By Mel Canterbury
R.B. Summitt, President of Sevier County Bank, and community leader for many years, spoke to the Sevier County Republican Party meeting last Tuesday evening.
He addressed concerns that the current financial reform bill being debated in the US Congress will in many cases grant even more federal government control of all financial services.
He said, “In Washington and in the national media, it seems ‘bank’ is a four letter bad-word, which may be true when it comes to Wall Street but community banks like Sevier County Bank and four others head-quartered in Sevier County are ‘Main Street banks’ and should be distinguished from and not condemned with the multibillion dollar money center companies.”
In early May, Summitt traveled with a group of 60 other members of the Tennessee Bankers Association to Washington, DC to discuss such issues with representatives of the Administration, the FDIC, Federal Reserve, Independent Community Bankers Association as well as all Tennessee Congressmen and Senators.
He said that elected officials agree that the proposed legislation is not good, places a particular burden for the community banks and noted the Administration’s proposal avoids dealing with either Fannie Mae or Freddie Mac, which were at the center of the subprime housing fiasco and are still losing billions of dollars.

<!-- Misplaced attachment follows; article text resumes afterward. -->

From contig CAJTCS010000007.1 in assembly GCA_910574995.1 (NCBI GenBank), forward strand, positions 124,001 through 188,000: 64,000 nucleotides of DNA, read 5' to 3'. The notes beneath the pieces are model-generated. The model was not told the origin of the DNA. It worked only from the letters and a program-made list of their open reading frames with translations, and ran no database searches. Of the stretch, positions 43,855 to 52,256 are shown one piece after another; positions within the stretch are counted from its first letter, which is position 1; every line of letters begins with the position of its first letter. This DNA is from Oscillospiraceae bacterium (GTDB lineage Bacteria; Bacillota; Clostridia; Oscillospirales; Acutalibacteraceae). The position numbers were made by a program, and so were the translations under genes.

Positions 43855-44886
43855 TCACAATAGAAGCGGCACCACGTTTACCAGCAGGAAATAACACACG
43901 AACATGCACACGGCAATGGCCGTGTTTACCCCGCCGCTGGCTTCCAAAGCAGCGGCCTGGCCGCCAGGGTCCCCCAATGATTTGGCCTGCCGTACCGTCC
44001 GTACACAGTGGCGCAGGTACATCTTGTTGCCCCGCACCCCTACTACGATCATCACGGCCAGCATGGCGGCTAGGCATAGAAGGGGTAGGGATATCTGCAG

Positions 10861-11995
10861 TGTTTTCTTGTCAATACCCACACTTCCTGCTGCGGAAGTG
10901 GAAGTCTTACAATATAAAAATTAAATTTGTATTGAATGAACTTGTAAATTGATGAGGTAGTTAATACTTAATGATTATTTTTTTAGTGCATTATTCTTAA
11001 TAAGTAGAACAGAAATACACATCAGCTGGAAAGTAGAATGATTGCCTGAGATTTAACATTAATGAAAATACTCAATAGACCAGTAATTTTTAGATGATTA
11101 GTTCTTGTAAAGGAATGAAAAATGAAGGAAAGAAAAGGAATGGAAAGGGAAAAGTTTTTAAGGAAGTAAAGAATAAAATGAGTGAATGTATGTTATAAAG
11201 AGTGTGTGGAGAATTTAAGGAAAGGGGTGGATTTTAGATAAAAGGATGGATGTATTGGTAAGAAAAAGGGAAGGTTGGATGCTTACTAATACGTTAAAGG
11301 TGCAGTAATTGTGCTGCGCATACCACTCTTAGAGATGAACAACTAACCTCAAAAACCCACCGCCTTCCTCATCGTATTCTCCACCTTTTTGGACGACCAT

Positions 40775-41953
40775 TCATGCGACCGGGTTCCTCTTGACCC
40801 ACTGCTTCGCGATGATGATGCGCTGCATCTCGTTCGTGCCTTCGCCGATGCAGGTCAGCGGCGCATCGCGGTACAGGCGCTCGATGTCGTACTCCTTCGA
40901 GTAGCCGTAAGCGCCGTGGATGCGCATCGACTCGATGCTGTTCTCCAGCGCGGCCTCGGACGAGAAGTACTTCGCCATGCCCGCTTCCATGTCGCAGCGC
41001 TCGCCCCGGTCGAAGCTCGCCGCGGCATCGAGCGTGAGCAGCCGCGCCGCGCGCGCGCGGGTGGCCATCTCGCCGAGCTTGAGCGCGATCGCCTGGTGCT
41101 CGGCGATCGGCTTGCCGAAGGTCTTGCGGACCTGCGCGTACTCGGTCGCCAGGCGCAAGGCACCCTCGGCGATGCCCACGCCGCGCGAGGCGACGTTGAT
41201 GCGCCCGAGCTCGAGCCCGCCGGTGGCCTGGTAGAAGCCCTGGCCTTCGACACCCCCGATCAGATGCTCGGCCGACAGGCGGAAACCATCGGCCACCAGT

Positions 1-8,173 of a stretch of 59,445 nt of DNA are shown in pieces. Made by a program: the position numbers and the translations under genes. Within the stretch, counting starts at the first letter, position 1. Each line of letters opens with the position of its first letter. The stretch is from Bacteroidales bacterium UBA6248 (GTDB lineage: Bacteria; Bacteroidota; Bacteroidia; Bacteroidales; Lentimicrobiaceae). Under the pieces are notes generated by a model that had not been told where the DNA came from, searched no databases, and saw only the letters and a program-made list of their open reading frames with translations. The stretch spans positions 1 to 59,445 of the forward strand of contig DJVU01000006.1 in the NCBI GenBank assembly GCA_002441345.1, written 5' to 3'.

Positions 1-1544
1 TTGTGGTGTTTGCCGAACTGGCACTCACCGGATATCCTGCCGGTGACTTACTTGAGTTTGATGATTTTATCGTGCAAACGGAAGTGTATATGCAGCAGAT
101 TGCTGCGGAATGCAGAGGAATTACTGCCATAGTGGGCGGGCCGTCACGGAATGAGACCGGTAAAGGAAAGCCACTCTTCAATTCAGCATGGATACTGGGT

Summitt added that the proposed financial reform legislation would remove the flexibility small-town bankers have had to make loans and some of the language sounds like federal credit allocation, similar to the recent restructuring of student loans.
More regulations and government controls could be devastating to the five community banks in Sevier County as well as nationally.
He mentioned that most officials felt there was an unwritten agenda or some move to force more consolidation of the approximately 8,000 banks in the USA causing even more financial concentration and fewer choices for consumers.
Summitt expressed grave concerns about our national debt and opined that the very large credit unions that want to be banks should have to pay their fair share of income taxes.
He closed by saying that the Federal bureaucracy and Congress itself need reform, not health care, student lending or community banking.
For those who missed the speech, the Sevier County Republican Party invites residents to attend their meetings, held the third Tuesday of each month at the Courthouse.
Check the Web site for more information at www.seviercountyrepublican.com or send an email to seviercountygop.com.
Banker Concerned about Government Proposed Financial Controls
By Mel Canterbury